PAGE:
Shortly after the Obama administration unlawfully terminated the Yucca Mountain Project, three Washington State citizens (Robert L. Ferguson [the author], Bill Lampson, and Gary Petersen) filed suit to hold the President and his administration accountable to the law. Similar suits filed by Aiken County, South Carolina, and the states of Washington and South Carolina; the National Association of Regulatory Utility Commissioners; and Nye County, Nevada, were combined into one lawsuit.
After a year-long wait for the D.C. Circuit Court of Appeals to rule on our lawsuit against the U.S. Nuclear Regulatory Commission for illegally stopping the Yucca Mountain license review, the court finally ruled on Tuesday, August 13, to grant us a writ of mandamus ordering the NRC to follow the law and resume the review.
Two of the judges on the three-judge panel agreed that the NRC had violated the Nuclear Waste Policy Act (NWPA) when its former chairman, Gregory Jaczko, stopped the Yucca Mountain license review at the point when it was nearly complete. Jaczko also withheld the Yucca Mountain Safety Evaluation Reports (SERs), which were due to be released to Congress and the public.
The NRC eventually delivered two volumes of the Yucca Mountain SERs to Capitol Hill, in response to a Freedom of Information Act request from The Heritage Foundation. However, any conclusions about whether or not the site would be safe for storing radioactive waste were omitted from the reports, and the executive summary was gone. The NRC said that the redactions were justified by a Freedom of Information Act exemption that excludes material that could affect a legal process.
One of the legal processes pending against the NRC was our lawsuit, which began in February 2010, and is now at an end in August 2013. It has been a long and personally expensive endeavor, but we accomplished what we set out to do-establish that the President of the United States is not above the law. The court's ruling confirmed that U.S. laws must be followed regardless of political opinions. It's regrettable that private citizens had to resort to litigation to compel our elected and appointed government officials to obey the law. I've written a book chronicling our legal battle and the politics behind it entitled The Cost of Deceit & Delay: Obama and Reid's Scheme to Kill Yucca Wastes $Billions.
Circuit Judge Brett Kavanaugh wrote in his opinion, "This case raises significant questions about the scope of the Executive's authority to disregard federal statutes." He explained, "The underlying policy debate is not our concern. The policy is for Congress and the President to establish as they see fit in enacting statutes, and for the President and subordinate executive agencies to implement within statutory boundaries." He concluded that the President and federal agencies "may not ignore statutory mandates or prohibitions merely because of policy disagreements with Congress." (Link to the Court's order here.)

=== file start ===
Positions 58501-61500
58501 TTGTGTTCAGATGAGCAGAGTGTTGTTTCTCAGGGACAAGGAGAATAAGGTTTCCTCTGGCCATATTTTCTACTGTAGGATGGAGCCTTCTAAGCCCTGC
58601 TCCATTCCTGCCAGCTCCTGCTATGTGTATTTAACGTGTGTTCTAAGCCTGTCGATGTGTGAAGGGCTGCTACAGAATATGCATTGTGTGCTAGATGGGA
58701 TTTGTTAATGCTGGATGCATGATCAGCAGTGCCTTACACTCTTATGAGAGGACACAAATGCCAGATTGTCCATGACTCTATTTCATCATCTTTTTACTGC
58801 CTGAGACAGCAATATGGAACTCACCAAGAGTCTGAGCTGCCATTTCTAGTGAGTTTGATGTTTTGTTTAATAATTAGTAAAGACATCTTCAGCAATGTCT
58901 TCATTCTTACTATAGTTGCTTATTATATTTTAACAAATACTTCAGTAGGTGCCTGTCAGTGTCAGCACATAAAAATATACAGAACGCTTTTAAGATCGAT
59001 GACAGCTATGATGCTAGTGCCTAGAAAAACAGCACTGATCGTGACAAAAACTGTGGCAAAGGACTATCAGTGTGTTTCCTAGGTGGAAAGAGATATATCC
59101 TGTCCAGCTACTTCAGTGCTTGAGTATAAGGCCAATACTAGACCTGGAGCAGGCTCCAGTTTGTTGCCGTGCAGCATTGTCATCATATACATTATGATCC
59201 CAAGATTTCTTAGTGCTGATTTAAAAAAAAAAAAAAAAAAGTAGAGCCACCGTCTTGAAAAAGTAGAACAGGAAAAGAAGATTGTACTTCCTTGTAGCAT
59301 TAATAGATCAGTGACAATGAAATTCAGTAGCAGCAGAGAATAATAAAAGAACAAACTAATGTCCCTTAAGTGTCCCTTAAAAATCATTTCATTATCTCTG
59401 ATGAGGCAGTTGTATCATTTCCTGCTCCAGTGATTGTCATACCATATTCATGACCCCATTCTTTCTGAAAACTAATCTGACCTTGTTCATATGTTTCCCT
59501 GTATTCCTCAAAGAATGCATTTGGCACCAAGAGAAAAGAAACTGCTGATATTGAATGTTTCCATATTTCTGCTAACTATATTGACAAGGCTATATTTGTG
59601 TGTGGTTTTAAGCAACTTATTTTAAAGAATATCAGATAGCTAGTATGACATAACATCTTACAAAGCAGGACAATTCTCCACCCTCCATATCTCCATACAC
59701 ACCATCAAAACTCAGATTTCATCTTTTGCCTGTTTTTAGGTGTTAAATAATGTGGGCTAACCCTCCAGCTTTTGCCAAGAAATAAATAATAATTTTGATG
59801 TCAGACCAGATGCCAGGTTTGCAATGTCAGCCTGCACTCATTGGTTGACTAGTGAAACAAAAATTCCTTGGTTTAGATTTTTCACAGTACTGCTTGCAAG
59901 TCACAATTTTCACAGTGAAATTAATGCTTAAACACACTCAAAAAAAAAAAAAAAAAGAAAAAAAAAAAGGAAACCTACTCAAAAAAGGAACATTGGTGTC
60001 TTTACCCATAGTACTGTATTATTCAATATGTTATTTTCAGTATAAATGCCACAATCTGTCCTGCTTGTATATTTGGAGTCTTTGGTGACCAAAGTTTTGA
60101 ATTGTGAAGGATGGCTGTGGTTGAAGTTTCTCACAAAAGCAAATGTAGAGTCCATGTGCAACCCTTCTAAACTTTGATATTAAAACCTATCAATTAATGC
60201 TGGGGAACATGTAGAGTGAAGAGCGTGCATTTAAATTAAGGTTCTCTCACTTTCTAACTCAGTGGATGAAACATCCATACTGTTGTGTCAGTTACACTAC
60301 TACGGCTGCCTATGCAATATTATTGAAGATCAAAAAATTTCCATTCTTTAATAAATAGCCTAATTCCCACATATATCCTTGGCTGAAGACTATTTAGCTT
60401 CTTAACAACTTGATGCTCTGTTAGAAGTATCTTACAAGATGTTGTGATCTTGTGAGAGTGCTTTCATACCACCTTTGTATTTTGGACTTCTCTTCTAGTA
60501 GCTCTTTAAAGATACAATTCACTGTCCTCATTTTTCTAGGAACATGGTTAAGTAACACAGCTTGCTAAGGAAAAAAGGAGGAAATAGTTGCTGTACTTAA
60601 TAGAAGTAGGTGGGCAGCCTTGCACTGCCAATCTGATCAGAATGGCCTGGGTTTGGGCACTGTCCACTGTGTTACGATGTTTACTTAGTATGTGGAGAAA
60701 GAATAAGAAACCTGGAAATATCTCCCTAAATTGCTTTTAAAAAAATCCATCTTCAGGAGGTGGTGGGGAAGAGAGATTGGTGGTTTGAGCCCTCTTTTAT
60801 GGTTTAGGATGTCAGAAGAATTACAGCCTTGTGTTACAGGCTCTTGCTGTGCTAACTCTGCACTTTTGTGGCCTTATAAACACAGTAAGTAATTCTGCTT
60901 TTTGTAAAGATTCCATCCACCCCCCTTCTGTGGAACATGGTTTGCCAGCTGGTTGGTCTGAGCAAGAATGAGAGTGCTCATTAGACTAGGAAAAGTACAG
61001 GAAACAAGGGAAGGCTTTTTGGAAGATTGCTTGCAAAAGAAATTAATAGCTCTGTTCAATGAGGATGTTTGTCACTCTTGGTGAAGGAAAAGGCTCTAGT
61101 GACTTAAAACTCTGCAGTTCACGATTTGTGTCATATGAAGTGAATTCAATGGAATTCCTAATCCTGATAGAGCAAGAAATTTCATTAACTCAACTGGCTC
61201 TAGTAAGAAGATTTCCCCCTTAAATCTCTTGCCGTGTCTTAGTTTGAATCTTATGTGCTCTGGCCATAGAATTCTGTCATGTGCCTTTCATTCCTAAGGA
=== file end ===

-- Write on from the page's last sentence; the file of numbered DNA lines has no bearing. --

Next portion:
The NRC has $11.1 million left in an account designated for the Yucca Mountain license review. Chief Judge Merrick Garland wrote in his dissenting opinion that the lack of funds makes the court's ruling "useless" because it amounts to "little more than ordering the commission to spend part of those funds unpacking its boxes, and the remainder packing them up again."
We disagree. The NRC testified during the court hearing that $10 million would be enough to at least publicly release the Yucca Mountain SERs. Hopefully, they won't have to unpack too many boxes to find the un-redacted versions.
The value of disclosing to the public the results of the Department of Energy's costly scientific evaluation of Yucca Mountain, which is located in Nevada, and the NRC's review contained in the safety reports will settle once and for all whether or not Yucca is a suitable site for the disposal of high-level waste. If the conclusions of the NRC's review favor licensing the site, doing so will comply with the NWPA and clear the way for building interim storage facilities for nuclear waste, whether or not construction of a repository at Yucca Mountain is authorized by Congress.
The logical next step would be for Congress to modify the NWPA to allow implementation of the Blue Ribbon Commission's recommendations to establish consolidated storage facilities and create a new organization to manage the nuclear waste program. Congress also should amend the NWPA to allow the separation of the defense waste program from the commercial waste program, to establish a clear path for the disposal of defense waste independent of any future decisions regarding reprocessing of commercial spent fuel.
I want to congratulate and thank our legal team, with special thanks to Andy Fitz, the attorney for Washington State who presented and argued the case before the court for the entire team.
Robert L. (Bob) Ferguson is a former Deputy Assistant Secretary for Nuclear Energy at the Department of Energy. His career in nuclear energy spans 50-plus years, much of it dealing with managing nuclear waste. His book, The Cost of Deceit & Delay: Obama and Reid's Scheme to Kill Yucca Mountain Wastes $Billions, is available at Amazon.com.